About a month ago, I wrote in Salon about a potential time-bomb embedded in the efforts to increase debt relief for mortgages, the expiration of the Mortgage Forgiveness Debt Relief Act. Finally, some mainstream sources have gotten around to reporting on this, in basically the same way and with even many of the same principals quoted. Jim Puzzanghera writes at the LA Times:
|By: David Dayen Tuesday September 11, 2012 2:55 pm|
|By: David Dayen Thursday March 29, 2012 6:00 pm|
Here’s an almost completely unremarked-upon side effect of the foreclosure fraud settlement: the tax implications. If you are one of the lucky few eligible to receive a principal reduction from the settlement, when the banks aren’t paying off their penalty bulldozing homes and waiving deficiency judgments, you have to reckon with this: because of the expiration of a Congressional law, every dollar you receive in principal reduction would be viewed for tax purposes as income, and thusly taxed. Most of the people needing a principal reduction are in dire financial straits; they wouldn’t need a write-down otherwise. So now, we’re going to hit them with a big tax bill that they can pay for with money they don’t have.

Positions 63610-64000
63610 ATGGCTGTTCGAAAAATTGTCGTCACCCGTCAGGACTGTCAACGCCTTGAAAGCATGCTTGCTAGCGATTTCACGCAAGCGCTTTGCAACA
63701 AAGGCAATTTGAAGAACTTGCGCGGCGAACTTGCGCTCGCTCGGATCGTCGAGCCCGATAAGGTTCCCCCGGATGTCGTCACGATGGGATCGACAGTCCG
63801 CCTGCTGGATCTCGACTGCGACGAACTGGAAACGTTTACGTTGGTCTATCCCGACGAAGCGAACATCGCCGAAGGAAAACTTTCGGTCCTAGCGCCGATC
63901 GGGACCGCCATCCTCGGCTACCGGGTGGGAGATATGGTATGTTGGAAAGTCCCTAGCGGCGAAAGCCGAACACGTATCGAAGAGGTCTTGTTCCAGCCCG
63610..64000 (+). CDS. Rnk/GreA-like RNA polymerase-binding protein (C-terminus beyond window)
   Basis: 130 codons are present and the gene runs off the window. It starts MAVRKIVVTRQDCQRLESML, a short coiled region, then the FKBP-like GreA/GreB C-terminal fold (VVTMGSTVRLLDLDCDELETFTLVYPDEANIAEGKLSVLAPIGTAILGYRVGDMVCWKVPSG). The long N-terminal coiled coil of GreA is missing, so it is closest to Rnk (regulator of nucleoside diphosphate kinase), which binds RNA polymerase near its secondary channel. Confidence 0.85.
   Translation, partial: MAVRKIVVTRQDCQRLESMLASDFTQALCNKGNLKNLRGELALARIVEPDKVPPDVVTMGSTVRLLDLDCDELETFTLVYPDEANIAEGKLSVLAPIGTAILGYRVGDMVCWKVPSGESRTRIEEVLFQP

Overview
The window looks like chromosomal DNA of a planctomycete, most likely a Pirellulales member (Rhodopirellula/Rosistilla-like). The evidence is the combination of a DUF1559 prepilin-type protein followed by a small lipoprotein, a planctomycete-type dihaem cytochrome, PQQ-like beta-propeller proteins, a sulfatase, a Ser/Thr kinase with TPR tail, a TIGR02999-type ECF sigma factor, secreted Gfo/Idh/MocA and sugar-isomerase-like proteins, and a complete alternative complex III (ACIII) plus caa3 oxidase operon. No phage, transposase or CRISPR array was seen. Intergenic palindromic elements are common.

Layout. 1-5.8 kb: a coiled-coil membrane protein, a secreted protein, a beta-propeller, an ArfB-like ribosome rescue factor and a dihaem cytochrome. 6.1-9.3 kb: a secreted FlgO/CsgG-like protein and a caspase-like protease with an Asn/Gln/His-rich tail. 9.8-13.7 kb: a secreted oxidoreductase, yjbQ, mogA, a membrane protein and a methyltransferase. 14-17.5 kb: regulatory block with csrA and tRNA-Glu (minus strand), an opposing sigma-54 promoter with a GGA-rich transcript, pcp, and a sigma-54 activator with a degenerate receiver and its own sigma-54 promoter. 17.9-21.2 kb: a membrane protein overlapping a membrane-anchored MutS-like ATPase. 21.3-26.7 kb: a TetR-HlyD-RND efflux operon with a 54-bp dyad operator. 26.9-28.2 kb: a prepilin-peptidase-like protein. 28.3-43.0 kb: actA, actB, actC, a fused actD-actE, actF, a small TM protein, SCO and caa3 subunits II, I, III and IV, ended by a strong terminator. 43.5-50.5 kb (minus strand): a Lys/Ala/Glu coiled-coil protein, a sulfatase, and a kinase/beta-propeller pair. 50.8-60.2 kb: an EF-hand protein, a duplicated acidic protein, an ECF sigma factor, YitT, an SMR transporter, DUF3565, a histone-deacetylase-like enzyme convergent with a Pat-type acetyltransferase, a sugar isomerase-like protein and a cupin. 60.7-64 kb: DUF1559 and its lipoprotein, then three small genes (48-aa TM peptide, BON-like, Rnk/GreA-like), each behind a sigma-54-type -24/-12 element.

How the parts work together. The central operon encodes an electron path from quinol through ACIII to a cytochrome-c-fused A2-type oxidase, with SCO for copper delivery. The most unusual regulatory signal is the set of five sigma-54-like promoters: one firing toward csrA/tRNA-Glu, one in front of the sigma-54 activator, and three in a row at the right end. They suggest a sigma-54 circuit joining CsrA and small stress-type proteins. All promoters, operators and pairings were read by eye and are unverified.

|By: David Dayen Thursday April 7, 2011 5:02 pm|
House Democrats lit into John Boehner and the Republicans in a conference call with progressive media just now. “Boehner has about 80 members who think that compromise is a dirty word. They keep wanting to move the goalposts and stick in radical social changes that they can’t get any other way,” said Jim McDermott (D-WA), referring to the unrelated policy riders around abortion and women’s health funding that Republicans are demanding. “This isn’t about debt reduction, it’s about the social agenda they’re trying to jam through. It’s really a cultural war that’s going on here. They’ve been offered the money, the President gave them the money.”